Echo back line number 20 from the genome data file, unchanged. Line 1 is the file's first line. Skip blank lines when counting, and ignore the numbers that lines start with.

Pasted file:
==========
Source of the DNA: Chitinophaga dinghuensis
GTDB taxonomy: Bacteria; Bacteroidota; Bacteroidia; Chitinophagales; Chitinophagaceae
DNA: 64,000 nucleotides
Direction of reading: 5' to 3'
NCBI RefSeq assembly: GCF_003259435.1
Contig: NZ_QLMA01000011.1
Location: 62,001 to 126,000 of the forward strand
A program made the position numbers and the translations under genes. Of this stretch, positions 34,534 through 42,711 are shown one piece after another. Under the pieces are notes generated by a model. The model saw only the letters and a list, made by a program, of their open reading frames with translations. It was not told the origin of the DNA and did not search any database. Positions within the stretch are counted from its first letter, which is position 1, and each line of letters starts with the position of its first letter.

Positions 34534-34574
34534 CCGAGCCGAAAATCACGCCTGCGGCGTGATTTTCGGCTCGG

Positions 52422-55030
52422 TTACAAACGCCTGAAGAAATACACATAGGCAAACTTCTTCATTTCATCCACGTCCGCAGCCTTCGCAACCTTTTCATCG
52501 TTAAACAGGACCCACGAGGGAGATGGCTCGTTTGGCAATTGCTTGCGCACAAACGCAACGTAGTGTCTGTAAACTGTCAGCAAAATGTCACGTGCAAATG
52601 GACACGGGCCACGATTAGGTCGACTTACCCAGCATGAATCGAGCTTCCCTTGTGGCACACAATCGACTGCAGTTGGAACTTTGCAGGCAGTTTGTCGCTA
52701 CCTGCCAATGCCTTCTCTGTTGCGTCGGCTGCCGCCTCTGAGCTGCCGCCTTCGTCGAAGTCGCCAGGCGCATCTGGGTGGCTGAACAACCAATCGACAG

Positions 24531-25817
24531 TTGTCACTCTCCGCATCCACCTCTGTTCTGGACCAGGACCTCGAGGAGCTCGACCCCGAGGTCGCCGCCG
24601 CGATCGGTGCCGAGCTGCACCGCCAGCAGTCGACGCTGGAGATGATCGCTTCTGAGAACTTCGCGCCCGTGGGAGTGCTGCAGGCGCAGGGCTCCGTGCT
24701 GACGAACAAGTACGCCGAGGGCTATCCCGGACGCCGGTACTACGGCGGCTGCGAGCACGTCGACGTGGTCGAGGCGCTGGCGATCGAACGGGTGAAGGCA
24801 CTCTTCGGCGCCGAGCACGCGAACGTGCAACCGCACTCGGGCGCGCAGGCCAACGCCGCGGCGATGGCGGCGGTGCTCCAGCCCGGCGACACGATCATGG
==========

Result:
24801 CTCTTCGGCGCCGAGCACGCGAACGTGCAACCGCACTCGGGCGCGCAGGCCAACGCCGCGGCGATGGCGGCGGTGCTCCAGCCCGGCGACACGATCATGG